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Comment Re:The Sooner the Better (Score 1) 437

I thought the point was reducing cables. You still have two that have to be threaded under the desk (unless you have the poor taste to have outlets in the wall above your desk).

Indeed, you do need two cables run under the desk. I was merely pointing out that your assertion about my statement that I only needed one cable between my computer and desktop was not correct, probably because you misread it.

Again, for device to bulk storage transfers, you still need compatible hardware for direct transfer. I don't mean to sound like an ass, but direct FW transfer is a pretty damned small market.

It is these days, mostly limited to the professional market, but largely because Firewire never took off as a mainstream standard. There is not technical limitation to Thunderbolt that requires a computer involved in direct transfers, as USB does. This means if Thunderbolt does take off, this limitation is removed and all those use cases open up for direct transfer between devices of all sorts, sans computer.

I'm hard pressed to find a fractional need beyond the fourth percentile decimal that would require a physical drive local at a machine the has to be transported regularly or locked up.

Lots of people are lax about security, but not everyone. When it is simple and easy, I find it nice to put my work in a fire safe for the night, where burglars and accidents do not threaten it. For more sensitive contracts, it also greatly reduces liability.

Comment Re:The Sooner the Better (Score 1) 437

after Apple's exclusivity agreement with Intel is up in 2012, you may start to see it pop up in PCs as well (from Anandtech's article)

That's great and all if it were not completely wrong and based on unfounded speculation as pointed out in this article that quotes Dave Salvator, speaking on behalf of Intel. He states that exclusivity is, "not the case. Apple saw the potential of Thunderbolt, and worked with Intel to bring it to market. Other system makers are free to implement Thunderbolt on their systems as well, and we anticipate seeing some of those systems later this year and in early 2012."

Comment Re:The Sooner the Better (Score 1) 437

I like what Apple is trying to do here, but they should spend more time convincing Lacie, Western Digital, Seagate, etc. to actually ship devices that uses it and less time selling us on its thus-far untapped potential.

So they need to spend more time convincing vendors who have already announced products, like Lacie who you can pre-order a Thunderbolt Little Big Disk from? What more, exactly, do you want Apple to do? As for Western Digital and Seagate, do they even make drive enclosures?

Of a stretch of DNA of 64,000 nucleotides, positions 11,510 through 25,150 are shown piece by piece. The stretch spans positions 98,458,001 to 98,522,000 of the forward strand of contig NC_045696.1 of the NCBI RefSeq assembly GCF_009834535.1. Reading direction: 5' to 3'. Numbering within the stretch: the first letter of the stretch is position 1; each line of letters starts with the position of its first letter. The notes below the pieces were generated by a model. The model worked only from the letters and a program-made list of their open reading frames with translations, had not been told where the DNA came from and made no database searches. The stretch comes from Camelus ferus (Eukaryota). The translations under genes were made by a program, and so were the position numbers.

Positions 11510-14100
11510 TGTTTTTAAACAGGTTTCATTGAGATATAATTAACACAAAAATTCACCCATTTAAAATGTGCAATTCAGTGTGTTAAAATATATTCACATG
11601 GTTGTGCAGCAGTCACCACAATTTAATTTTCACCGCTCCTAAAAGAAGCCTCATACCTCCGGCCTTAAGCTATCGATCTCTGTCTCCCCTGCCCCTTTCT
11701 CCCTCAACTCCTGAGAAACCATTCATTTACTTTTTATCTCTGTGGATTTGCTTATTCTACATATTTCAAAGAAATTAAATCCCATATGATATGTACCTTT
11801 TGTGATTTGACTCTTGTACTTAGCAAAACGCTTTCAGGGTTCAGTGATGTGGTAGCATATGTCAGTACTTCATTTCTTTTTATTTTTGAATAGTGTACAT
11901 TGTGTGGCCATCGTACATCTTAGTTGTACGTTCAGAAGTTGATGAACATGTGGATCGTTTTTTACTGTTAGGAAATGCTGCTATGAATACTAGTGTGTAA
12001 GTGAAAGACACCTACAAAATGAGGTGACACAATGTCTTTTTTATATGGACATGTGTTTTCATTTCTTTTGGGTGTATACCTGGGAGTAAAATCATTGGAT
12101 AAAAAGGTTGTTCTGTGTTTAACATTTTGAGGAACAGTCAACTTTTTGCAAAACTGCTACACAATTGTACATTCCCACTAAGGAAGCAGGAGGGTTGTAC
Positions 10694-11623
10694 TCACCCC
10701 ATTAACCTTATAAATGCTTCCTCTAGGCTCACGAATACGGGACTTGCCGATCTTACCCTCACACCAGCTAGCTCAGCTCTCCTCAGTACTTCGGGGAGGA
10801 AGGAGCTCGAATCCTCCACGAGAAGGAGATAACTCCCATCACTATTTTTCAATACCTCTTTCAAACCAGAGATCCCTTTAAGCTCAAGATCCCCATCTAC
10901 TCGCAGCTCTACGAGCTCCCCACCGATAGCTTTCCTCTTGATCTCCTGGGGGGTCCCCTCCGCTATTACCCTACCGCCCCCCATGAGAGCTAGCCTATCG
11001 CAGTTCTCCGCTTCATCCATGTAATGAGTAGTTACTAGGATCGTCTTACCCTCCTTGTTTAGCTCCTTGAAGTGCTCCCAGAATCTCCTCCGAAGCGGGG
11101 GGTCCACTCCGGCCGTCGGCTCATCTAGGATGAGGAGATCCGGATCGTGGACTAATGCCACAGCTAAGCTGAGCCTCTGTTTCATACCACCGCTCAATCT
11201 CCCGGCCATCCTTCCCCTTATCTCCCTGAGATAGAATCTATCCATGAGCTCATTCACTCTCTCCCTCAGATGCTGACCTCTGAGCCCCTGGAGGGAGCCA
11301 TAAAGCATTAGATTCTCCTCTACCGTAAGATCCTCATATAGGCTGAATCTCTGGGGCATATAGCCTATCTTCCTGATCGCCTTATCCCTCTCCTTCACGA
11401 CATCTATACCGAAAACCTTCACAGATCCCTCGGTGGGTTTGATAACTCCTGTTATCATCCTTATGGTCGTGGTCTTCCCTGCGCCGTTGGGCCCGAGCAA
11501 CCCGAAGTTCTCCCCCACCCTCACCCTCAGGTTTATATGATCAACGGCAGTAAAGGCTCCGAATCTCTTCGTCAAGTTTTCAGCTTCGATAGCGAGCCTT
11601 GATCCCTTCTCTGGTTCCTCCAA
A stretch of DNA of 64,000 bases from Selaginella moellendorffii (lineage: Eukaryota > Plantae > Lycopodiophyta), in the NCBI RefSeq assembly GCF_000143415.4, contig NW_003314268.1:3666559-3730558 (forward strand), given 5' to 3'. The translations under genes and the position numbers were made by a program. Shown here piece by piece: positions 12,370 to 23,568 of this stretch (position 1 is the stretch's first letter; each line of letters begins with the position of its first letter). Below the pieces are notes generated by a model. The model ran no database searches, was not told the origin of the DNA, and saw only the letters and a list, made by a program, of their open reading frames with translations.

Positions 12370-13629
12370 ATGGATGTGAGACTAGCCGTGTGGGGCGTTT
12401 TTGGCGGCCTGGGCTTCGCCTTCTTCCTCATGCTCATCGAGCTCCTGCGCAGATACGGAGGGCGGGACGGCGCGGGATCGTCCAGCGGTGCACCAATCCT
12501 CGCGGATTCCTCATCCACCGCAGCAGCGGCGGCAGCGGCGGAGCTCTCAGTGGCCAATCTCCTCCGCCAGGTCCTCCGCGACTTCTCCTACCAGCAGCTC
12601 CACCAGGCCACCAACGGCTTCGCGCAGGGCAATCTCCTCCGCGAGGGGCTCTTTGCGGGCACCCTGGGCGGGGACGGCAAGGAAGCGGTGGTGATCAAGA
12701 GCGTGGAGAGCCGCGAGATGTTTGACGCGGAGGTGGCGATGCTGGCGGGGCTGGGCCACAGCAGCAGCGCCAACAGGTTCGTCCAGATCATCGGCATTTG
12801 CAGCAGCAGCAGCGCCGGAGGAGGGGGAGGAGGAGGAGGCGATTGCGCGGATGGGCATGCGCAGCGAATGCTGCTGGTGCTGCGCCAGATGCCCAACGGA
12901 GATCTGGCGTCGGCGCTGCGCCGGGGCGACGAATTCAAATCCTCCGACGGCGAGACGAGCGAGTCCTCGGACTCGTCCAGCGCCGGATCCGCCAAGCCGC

Comment Re:The Sooner the Better (Score 1) 437

Well, you mean two cables, right? One for power and one for data.

Nope, I plug my monitor power cord directly into the UPS, not into my computer.

And you're still going to have a computer between the camera and the storage drive* to negotiate the connection, unless you have a proprietary match.

Again, nope. Firewire over Thunderbolt can negotiate transfers between the devices directly with no intermediate computer, just as Firewire itself can now.

*Why on earth would you have a local storage drive on your desk if you're fussy about cables?

Because a portable drive is the easiest way to transfer large volumes of date, of course. Also for security reasons sometimes you have to take data with you physically, when you leave and put it in a safe.

I might also mention this is finally a published industry standard not tied to any one vendor that can work as a docking port for laptops, basically making traditional docking stations no longer needed.

Comment Re:Hopefully this accelerates its adoption (Score 3, Informative) 437

USB uptake on PCs was a function of Intel bundling USB for free on all of it's motherboards. The fact that Apple Corp left it's legacy users in the lurch really had nothing to do with it.

Which is why for several years there all USB devices shipped only in bondi blue to match the look of the iMac? Sorry, but Apple basically created the mainstream USB peripheral market before the PC market caught up and started using them as well.

Comment The Sooner the Better (Score 4, Interesting) 437

I'm glad to see Apple rolling out Thunderbolt to their whole lineup and not restricting it to the high end. Anything they can do to promote this and get it mainstream for all computers will be a benefit to the industry and end users. Tangles of cords, switching cords, and unchainable unintelligent standards have been hampering us for too long. No, I don't want to have to have a computer in between my video camera and my high capacity storage drive. No, I don't want to have more than one cable between my monitor and computer and yes I want to plug USB devices, microphones, hard drives, etc. to the device on top of my desk instead of climbing under it. The throughput and flexibility here has been needed for a long time. Come on industry, full speed ahead with this one!